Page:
Human oral epidermoid carcinoma cell line (OECM1) was maintained in RPMI-1640 medium supplemented with 10% (v/v) fetal bovine serum. Vero cells were maintained in DMEM medium containing 10% fetal bovine serum (FBS), 2 mM L-glutamine and 50 mg/mL gentamicin. The murine MBT-2 cell line derived from a carcinogen-induced bladder tumor in C3H/HeN mice was obtained from American type culture collection (ATCC, Manassas, Va.). Cells were maintained in DMEM supplemented with 10% FBS, 25 mM N-2-hydroxyethylpiperazine-N-2-ethanesulfonic acid (HEPES), 2 mM L-glutamine, and 1 mM sodium pyruvate. All the cell lines were maintained in a 37° C. incubator with a humidified environment of 5% CO2 in the air. Medium was changed every two days.
B. In vitro Cytotoxicity Assay (MTT Assay)
In vitro cytotoxicity of FePt nanoparticles was evaluated in a Vero cell line by a MTT assay. A total of 5×103 Vero cells/well were seeded in 96-well plates with DMEM supplemented with 10% FBS, 2 mM L-glutamine and 50 mg/mL gentamicin. After 24 hr, various sizes (2˜4, 5˜7, and 11˜15 nm) and serial 10-fold dilutions of cysteamine-capped FePt nanoparticles were added to cells with final concentrations ranging from 0.01 to 100 mM (iron concentration) for additional 24 hr. Cell viability was detected using the 5-dimethylthiazol-2-yl-2,5-diphenyl tetrazolium bromide (MTT) assay. After the cells were treated with MTT and incubated at 37° C. for 4 hr, the purple formazan in supernatant was quantified by measuring 595 nm absorbance using a spectrophotometer.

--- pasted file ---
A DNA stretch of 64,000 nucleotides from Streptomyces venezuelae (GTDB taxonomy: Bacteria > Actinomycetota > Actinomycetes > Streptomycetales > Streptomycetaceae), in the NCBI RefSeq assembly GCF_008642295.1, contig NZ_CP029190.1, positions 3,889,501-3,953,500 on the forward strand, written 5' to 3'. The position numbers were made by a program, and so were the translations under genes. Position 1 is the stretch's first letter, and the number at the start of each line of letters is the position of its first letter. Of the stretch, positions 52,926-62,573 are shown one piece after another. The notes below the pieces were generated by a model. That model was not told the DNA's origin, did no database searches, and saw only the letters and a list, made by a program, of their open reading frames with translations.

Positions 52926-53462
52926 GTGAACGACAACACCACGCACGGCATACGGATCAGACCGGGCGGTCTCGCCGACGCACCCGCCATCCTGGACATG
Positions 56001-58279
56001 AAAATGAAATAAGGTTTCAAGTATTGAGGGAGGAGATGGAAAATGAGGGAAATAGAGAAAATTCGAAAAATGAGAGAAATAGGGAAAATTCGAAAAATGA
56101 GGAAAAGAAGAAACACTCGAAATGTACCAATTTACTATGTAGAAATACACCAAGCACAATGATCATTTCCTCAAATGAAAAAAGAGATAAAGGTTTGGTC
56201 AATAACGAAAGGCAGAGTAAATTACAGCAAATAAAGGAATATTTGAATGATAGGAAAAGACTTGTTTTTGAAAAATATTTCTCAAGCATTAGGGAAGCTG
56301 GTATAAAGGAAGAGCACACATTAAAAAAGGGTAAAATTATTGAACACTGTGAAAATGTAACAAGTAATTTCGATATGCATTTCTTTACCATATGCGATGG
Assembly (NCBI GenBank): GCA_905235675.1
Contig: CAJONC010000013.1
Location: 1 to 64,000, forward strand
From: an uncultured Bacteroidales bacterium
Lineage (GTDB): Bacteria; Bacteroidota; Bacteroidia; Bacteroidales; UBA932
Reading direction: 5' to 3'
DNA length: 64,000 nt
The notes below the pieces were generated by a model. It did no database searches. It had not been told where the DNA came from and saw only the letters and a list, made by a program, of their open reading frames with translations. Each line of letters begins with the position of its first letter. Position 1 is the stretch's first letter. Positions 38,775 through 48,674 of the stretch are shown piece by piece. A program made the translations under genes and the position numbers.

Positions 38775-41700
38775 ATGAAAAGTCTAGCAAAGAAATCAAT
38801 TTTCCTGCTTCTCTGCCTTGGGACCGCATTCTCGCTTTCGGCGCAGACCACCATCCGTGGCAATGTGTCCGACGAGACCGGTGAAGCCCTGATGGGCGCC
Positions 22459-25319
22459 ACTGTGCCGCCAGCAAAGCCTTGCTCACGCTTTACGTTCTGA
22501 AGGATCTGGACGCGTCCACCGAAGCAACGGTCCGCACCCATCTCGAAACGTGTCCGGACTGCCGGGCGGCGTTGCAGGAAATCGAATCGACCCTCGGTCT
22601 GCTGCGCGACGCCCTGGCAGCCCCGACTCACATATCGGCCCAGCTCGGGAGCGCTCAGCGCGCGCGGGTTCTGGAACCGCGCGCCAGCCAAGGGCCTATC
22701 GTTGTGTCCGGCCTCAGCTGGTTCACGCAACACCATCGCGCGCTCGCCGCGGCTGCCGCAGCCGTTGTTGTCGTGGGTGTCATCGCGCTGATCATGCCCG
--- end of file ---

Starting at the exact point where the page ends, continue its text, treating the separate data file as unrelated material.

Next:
The MTT assay results showed no significant cytotoxic response (cell viability >90%) detected at a concentration below 10 mM after 24 hr of exposure. Futher, at the highest concentration of 100 mM, cell viability was still up to 75%.
C. Hemolysis Assay
The hemolysis assay was performed using human whole blood from a healthy donor with informed consent following IRB guidelines. The water-dispersible cysteamine-capped FePt nanoparticles (2˜4 nm, 5˜7 nm, and 11˜15 nm) were added to the 200 μL human whole blood stored in the Vacutainer (BD Inc., USA) containing 24 IU sodium heparin to the final concentrations in the range of 0.0001 to 100 mM (iron concentration). The tubes were gently mixed in a rotary shaker, and then incubated for 4 hr at 37° C. The specimens were then centrifuged under 1200 rpm for 10 min to collect the serum. The serum was further centrifuged under 13000 rpm for 15 min to remove the FePt nanoparticles and the supernatant was analyzed for the presence of the hemoglobin. More specifically, the free hemoglobin in the serum from lysed erythrocytes was detected by specific 545 nm spectrophotometric absorption to calculate the percentage of hemolysis upon exposure to various sizes and concentrations of FePt nanoparticles.
The results indicated that no significant hemolysis (<5%) occurred in all water-dispersible cysteamine-capped FePt nanoparticles at various concentrations.
Biodistribution Test of Cysteamine-Capped FePt Nanoparticles